No More “Circling the Wagons”

This past weekend I had the amazing opportunity to spend 24 hours at St. Gregory’s Abbey in Three Rivers, Michigan.  It was a wonderful time of quiet and solitude and listening to God.  I find that there is something very attractive about the simplicity and calm of the lives of the monks who live at the Abbey.  But I was also bothered a little by it.  On the morning before I left I was sitting talking to God and asked Him how the monks could justify sealing themselves off from the world – cutting themselves off from contact with those who don’t know Jesus yet.  How are they impacting the world for God?

I felt God’s response almost immediately and it hit me like a sledgehammer.  I thought about the modern church and how we have “circled our wagons” surrounding ourselves with the already convinced, sealing ourselves off from the world and cutting ourselves off from contact with those who don’t know Jesus yet…boy that sounded familiar!

All due respect to the wonderful monks of St. Gregory and to the churches of America, but this mentality is causing us to miss the whole point of why Jesus came.  Jesus said His mission was to “seek and save the lost ones.”  I have news for all of us, the lost ones that Jesus came to seek are not showing up at our church buildings on Sunday mornings because 1. we have not made them feel welcome and 2. we haven’t been living lives that show them Jesus is still transforming lives.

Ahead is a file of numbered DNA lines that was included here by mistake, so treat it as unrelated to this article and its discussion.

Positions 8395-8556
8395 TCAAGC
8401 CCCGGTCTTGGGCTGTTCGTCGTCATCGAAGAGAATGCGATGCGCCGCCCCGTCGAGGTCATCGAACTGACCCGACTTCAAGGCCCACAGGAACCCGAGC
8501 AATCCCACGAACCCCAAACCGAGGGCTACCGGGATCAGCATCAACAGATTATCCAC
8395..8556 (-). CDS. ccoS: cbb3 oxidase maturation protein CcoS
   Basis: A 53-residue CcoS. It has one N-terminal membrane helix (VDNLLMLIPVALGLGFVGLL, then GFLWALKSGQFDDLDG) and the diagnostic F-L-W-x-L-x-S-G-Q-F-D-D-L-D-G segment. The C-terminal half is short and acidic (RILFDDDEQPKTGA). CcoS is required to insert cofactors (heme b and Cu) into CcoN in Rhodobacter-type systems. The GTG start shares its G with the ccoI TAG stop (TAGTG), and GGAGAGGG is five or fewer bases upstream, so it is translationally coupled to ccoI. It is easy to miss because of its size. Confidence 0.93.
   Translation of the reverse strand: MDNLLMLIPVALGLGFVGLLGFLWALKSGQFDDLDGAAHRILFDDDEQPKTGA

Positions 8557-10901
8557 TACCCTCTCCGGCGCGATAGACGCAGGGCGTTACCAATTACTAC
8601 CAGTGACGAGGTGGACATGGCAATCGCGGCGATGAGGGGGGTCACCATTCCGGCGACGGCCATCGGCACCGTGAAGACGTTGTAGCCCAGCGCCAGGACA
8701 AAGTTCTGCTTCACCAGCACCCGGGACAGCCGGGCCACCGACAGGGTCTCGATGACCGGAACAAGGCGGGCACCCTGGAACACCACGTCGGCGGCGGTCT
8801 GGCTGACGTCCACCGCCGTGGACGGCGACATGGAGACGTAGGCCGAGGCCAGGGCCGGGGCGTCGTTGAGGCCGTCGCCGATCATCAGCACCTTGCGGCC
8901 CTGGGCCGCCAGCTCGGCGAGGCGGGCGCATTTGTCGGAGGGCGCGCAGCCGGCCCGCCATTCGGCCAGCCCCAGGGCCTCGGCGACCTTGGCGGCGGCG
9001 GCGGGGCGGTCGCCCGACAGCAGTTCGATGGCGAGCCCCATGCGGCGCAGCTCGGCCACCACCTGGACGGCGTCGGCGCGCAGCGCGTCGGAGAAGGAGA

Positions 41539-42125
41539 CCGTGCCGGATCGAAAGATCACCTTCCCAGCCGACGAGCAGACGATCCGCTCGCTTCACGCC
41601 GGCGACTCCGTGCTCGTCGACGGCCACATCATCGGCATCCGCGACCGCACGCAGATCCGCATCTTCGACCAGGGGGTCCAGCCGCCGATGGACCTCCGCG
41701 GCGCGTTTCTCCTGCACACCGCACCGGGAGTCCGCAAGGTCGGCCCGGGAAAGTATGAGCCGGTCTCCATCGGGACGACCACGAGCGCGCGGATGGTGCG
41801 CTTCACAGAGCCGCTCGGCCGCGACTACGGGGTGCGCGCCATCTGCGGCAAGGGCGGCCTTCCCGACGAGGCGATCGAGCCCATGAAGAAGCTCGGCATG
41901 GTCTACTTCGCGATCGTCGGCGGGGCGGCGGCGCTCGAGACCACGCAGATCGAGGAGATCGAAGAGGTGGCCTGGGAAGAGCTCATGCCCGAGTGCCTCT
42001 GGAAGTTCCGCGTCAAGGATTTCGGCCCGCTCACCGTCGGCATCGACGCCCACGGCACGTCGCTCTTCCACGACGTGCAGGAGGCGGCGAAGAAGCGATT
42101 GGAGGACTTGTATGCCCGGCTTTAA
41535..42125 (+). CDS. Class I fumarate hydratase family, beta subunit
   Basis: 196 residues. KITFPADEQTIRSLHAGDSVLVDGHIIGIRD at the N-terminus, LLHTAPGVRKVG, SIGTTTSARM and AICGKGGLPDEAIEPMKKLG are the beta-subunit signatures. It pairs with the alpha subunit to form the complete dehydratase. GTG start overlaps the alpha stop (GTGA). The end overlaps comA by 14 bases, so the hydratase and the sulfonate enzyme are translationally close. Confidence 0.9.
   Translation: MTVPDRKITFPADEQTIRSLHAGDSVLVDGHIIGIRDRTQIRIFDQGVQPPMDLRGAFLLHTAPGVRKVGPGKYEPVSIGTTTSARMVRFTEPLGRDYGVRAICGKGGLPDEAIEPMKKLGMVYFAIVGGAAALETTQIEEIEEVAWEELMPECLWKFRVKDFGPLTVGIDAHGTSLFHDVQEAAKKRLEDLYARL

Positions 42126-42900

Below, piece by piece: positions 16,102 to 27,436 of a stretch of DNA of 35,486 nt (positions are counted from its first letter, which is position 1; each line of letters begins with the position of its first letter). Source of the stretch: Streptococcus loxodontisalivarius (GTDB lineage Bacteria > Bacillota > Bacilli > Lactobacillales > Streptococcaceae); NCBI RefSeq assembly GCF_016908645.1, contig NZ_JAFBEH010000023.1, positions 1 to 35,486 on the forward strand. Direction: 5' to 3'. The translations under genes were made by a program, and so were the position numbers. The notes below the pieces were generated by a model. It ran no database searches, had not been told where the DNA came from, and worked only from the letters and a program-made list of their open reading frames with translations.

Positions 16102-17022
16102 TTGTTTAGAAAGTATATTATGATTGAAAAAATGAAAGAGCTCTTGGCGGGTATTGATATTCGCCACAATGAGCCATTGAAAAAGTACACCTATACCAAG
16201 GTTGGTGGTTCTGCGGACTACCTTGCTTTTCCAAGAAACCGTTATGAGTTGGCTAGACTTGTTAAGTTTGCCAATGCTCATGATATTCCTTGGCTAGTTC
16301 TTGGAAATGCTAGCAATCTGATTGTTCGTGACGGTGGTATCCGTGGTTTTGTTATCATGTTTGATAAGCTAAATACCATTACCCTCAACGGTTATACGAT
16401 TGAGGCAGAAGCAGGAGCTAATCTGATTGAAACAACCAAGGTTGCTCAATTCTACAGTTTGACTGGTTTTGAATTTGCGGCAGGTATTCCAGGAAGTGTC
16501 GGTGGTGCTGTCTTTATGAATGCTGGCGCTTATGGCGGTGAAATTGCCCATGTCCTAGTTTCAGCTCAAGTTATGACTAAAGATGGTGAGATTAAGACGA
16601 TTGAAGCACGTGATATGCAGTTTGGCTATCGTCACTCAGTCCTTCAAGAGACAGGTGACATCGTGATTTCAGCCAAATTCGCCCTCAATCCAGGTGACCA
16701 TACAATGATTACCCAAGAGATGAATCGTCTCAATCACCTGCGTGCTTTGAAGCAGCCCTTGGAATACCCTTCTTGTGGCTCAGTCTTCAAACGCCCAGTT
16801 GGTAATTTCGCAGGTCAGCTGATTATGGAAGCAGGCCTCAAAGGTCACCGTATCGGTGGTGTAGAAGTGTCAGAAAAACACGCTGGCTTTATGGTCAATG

If you are reading this, and you aren’t a Jesus follower yet then I’d, first, like to apologize to you that we, as the church in general, have screwed up.  And, second, I’d like to tell you that we are trying to do better.  At the Bridge, we’re not going to circle the wagons anymore.  If you come and visit our gatherings or if we see you on the street or in the store, we’ll accept you just the way you are and we’ll love you not as people who have all the answers or have it all together but as people who were lost ourselves not that long ago and who would love to help you meet the Great Rescuer.

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